2022 PEW Research Center figure titled "Half of American or more aware of common uses of AI, but fewer can identify AI's role in all six examples: % of U.S. adults who identify that the following use artificial intelligence in multiple choice questions", wearable fitness trackers that analyze exercise and sleeping patterns, 68%; a chatbot that immediately answers questions, 65%; product recommendations based on previous purchases, 64%; a security camera that sends an alert when there is an unrecognized person at the door, 62%; a music playlist recommendation, 57%; and the email service categorizing an email as spam, 51%. In the second part of the figure, "% of U.S. adults who correctly identify the following as using AI, 30% identified all of the previous categories as using AI, 38% identified 3 to 5 of the previous categories as using AI, and 31% identified 2 or fewer of the previous categories as using AI

How does ChatGPT work?

ChatGPT is "...a variant of the GPT (Generative Pre-training Transformer) language model, which was developed by OpenAI... trained to generate human-like text by predicting the next word in a sequence based on the words that come before it" (response from ChatGPT on 1/3/2023) (Montclair State 2023)

ChatGPT is a type of Artificial Intelligence, one of many programs called "large language models" which are “… trained on large text datasets to learn to predict the next word in a sentence and, from that, generate coherent and compelling human-like output in response to a question or statement. In the case of ChatGPT, 570gb of data representing 300 billion words have been supplied to the system and it has around 175 billion parameters.” (UNESCO)

 

a diagram depicting a form of machine learning called "reinforcement learning with human feedback" from Sasha Luccioni's April 12th 2023 ArsTechnica article, "The mounting human and environmental costs of generative AI". In the figure, images of wikipedia, common crawl, and Reddit logos are labeled as training data which are inputted into a labeled image of an initial language model, which in turn lead to model-generated text and combined with human-provided prompts, and screened by humans, and finally a series of rainbow bars completes the diagram and represents the AI output of text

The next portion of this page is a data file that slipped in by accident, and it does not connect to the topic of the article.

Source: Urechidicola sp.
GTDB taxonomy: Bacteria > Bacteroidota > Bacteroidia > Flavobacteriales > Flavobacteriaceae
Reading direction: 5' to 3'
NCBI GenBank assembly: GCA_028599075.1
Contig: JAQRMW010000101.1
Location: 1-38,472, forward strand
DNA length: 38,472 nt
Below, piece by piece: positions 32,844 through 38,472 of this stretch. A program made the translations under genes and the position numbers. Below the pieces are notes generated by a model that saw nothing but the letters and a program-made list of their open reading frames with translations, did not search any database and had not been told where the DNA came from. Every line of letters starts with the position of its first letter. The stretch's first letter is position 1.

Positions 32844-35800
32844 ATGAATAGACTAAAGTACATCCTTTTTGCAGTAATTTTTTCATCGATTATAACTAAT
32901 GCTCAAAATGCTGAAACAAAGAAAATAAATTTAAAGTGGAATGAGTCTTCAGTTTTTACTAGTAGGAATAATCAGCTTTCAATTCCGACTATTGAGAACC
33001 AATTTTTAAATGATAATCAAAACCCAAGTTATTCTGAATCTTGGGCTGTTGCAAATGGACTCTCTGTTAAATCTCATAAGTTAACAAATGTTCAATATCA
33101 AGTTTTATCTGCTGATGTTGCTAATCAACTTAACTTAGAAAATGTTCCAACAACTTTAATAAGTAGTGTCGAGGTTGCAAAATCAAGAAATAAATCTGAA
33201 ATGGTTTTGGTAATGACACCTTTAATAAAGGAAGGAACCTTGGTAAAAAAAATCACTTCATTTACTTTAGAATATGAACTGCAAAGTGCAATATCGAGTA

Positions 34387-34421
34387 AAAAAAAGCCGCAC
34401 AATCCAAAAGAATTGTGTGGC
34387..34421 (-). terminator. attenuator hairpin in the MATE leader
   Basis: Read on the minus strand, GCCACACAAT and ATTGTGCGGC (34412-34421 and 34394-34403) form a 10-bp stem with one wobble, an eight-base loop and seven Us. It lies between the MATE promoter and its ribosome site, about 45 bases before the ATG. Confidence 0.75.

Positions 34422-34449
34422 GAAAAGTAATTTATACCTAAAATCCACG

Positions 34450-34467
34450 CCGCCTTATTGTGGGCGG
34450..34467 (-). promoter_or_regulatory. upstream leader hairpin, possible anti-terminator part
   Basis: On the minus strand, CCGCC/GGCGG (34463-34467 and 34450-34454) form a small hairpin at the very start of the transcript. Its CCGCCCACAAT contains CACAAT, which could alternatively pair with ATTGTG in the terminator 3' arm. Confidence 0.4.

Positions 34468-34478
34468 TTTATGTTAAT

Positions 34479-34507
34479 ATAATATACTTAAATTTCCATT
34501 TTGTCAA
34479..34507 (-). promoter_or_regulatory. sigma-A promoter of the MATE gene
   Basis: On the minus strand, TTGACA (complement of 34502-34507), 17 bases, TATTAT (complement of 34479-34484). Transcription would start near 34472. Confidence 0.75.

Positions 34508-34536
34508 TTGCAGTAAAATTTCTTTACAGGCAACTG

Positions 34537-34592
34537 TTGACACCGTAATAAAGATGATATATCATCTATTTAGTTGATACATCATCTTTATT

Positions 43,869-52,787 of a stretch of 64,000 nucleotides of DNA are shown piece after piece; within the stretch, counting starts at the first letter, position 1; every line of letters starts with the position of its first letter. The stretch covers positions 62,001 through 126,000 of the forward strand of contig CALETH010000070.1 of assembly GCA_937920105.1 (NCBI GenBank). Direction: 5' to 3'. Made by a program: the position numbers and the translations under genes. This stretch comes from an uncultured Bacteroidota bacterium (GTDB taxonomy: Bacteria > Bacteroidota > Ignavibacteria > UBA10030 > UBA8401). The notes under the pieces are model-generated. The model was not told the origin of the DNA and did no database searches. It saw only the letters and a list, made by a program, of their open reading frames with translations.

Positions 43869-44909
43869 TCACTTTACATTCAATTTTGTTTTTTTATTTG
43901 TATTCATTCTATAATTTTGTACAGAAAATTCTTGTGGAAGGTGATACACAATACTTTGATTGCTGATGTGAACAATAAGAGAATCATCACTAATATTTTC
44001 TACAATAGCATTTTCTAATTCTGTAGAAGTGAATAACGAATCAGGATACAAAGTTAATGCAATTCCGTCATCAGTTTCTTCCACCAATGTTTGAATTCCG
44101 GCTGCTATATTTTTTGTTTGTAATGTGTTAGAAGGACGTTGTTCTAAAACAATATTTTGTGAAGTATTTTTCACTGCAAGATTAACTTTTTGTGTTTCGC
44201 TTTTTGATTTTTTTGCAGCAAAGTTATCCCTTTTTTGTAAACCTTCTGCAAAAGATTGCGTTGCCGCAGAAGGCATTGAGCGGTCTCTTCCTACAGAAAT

Above is an image depicting a form of machine learning called "reinforcement learning with human feedback" from Sasha Luccioni's April 12th 2023 ArsTechnica article, "The mounting human and environmental costs of generative AI"

This process of training LLMs on large text datasets uses a process called "machine learning", where, “Rather than being programmed with rules to produce answers, computers receive data and the answers expected from the data and, as a result, produce rules by identifying patterns between the two” (UNESCO)​​

Recommended Readings

Our choice for understanding how ChatGPT works:

 

Measured responses to AI drama:

  • John Warner, the author of the book Why They Can’t Write, has been railing against the five-paragraph essay for years and wrote a Twitter thread about how ChatGPT reflects this rules-based, standardized form of writing: “Students were essentially trained to produce imitations of writing,” he tweeted. The AI can generate credible writing, but only because writing, and our expectations for it, has become so unaspiring. (Bogost 2023)
  • Bogost, I. (2022, December 7). ChatGPT Is Dumber Than You ThinkThe Atlantic.
  • In New York Magazine, John Herrman analyzed the shifting nature of ChatGPT, which could be interpreted as a decline in the tool’s effectiveness, an impression perhaps confirmed by a Stanford research team’s finding that ChatGPT went from producing correct responses to math problems at a high of 90 percent to down to a rate of less than 3 percent in recent months.(Gannon 2023)

 

Ethical issues, environmental and human costs:

 

Baked-in Bias:

 

Why ChatGPT lies:

 

Being human in the age of AI:

 

Comprehensive Briefs:

 

Bibliographies: